- Step 1: Start SKU Numbers With a Top-level Identifier. …
- Step 2: Use the Middle Numbers to Assign Unique Identifiers. …
- Step 3: Finish SKU With a Sequential Number. …
- Step 4: Add SKUs to Your POS or Inventory Management System. …
- Step 5: Create SKU Barcodes Labels.
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How to Manage Your Shopify SKUs
What is an SKU?
A scannable product code known as an SKU is specific to a particular retail location. It is a unique code assigned to a product to make it simpler to identify information about the product’s manufacturer, price, and product variations. In most cases, businesses place the code on the shelf where they keep the product. The staff can use this code to recognize a product on receipts, order forms, or lists. Staff members can easily follow the movement of inventory in this way. To set prices, they can make use of data on how various inventories are selling.
The Universal Product Code (UPC) found on goods and an SKU are two different things. The product’s UPC is the same across all businesses and retailers. The cashiers scan a UPC barcode to learn more about the product and its price. An SKU is unique to the company or individual retailer.
An SKU’s code is an alphanumeric string of roughly eight characters. The characters are usually an abbreviated description of the product.
For instance, SS-RD-08 would be the SKU for a pair of red spring/summer sandals in a size 8. To make it simpler to format SKUs in Excel and other programs, businesses typically use just numbers and letters.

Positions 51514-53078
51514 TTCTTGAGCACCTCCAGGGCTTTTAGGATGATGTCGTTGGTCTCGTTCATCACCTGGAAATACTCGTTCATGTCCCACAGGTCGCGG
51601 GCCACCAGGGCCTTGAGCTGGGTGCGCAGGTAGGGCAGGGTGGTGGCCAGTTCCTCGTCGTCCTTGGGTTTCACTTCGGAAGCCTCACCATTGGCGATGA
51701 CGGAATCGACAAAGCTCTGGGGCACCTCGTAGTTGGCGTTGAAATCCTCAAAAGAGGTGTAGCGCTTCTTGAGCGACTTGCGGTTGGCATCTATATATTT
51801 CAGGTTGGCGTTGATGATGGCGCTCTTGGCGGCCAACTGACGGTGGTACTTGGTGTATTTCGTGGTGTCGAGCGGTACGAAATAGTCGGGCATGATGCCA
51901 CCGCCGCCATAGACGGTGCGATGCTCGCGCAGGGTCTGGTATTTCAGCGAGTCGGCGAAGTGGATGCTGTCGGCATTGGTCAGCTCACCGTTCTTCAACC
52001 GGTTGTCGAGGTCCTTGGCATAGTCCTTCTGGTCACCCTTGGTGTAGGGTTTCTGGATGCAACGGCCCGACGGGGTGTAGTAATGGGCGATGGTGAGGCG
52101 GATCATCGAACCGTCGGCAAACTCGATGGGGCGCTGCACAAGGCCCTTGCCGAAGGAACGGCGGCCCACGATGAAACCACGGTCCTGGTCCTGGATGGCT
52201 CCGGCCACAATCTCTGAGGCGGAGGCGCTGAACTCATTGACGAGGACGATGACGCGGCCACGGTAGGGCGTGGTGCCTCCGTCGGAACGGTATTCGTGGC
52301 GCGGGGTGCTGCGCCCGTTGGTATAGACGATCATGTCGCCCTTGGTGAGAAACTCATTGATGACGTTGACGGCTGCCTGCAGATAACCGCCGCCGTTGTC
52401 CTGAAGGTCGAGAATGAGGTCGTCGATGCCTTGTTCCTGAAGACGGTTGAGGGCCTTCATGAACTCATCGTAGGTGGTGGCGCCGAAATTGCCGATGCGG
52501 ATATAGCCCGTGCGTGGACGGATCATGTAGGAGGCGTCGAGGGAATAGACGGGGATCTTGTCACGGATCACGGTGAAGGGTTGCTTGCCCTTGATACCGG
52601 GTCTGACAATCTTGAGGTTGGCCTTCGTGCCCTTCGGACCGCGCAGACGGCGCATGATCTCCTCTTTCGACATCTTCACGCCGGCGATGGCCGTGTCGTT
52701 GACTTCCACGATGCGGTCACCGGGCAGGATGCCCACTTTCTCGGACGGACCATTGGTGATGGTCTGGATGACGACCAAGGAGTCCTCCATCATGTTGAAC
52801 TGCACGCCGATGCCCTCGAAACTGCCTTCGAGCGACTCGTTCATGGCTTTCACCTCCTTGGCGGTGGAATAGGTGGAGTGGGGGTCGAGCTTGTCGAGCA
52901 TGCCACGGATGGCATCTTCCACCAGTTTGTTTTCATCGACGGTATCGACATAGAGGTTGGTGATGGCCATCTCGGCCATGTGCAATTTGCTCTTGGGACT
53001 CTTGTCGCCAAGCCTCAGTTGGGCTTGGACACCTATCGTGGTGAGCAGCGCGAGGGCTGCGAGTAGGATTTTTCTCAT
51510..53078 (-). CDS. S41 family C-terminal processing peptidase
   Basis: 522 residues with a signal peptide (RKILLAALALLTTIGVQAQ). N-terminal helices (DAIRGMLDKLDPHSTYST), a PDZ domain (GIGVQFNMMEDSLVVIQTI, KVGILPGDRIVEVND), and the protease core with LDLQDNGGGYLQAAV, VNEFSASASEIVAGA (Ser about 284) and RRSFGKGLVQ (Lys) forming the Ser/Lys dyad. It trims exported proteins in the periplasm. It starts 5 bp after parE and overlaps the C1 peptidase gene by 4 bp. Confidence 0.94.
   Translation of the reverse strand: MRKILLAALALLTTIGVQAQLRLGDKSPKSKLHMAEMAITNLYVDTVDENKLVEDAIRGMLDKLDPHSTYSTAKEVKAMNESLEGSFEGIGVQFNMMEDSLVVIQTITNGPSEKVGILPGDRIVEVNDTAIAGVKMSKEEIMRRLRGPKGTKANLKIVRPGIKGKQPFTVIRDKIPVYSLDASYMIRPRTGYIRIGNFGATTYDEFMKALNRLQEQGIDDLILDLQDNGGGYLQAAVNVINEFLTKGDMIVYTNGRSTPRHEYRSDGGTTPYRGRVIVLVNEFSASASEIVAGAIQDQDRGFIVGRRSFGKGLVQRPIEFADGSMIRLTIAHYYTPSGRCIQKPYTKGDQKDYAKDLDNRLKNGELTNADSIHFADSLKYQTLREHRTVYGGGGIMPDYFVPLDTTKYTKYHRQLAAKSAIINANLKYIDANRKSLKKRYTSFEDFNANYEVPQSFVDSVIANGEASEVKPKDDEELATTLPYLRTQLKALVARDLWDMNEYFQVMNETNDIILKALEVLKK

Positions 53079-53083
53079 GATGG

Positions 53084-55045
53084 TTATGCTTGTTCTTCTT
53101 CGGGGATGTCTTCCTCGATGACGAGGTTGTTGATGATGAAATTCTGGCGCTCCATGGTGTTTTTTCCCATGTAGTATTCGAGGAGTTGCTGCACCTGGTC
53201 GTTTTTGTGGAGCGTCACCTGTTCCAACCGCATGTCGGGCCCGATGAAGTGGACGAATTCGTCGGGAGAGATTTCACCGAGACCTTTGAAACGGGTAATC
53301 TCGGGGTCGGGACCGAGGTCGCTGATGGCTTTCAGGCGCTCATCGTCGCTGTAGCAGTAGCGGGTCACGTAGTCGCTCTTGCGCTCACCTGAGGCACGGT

Other examples of codes include:
The most crucial data should be presented first when creating the code. Since the letter O and the number 0 have a very similar appearance and may lead to errors, it is advisable to avoid using them. SKUs are usually separated into categories and classifications. An SKU code can include the following attributes:
Most point-of-sale systems will let you build a customized SKU architecture. The most crucial data you should log should be taken into consideration before you begin building the architecture. When choosing shoes, consider the size, style, and color. When choosing notebooks, consider the color, the number of pages, and the type of rules.
How do companies use SKUs?
Companies use SKUs for several important reasons. The following is a list of applications for SKUs in business:
Staff will count the quantity of each SKU when a business takes an inventory of its stock. Counting SKUs enables businesses to monitor inventory turnover and sales volume.
Staff can use SKUs to identify products that need to be reordered and those that are selling more quickly than others. To keep track of the specific details of the SKUs found in the system, staff will use the point of sale or accounting system. They can learn the quantity and cost of each item sold from this information.
Staff can set threshold limits so that when an item is low on stock, the system will send a reminder to reorder the item since a POS system or cloud inventory management system houses the SKUs.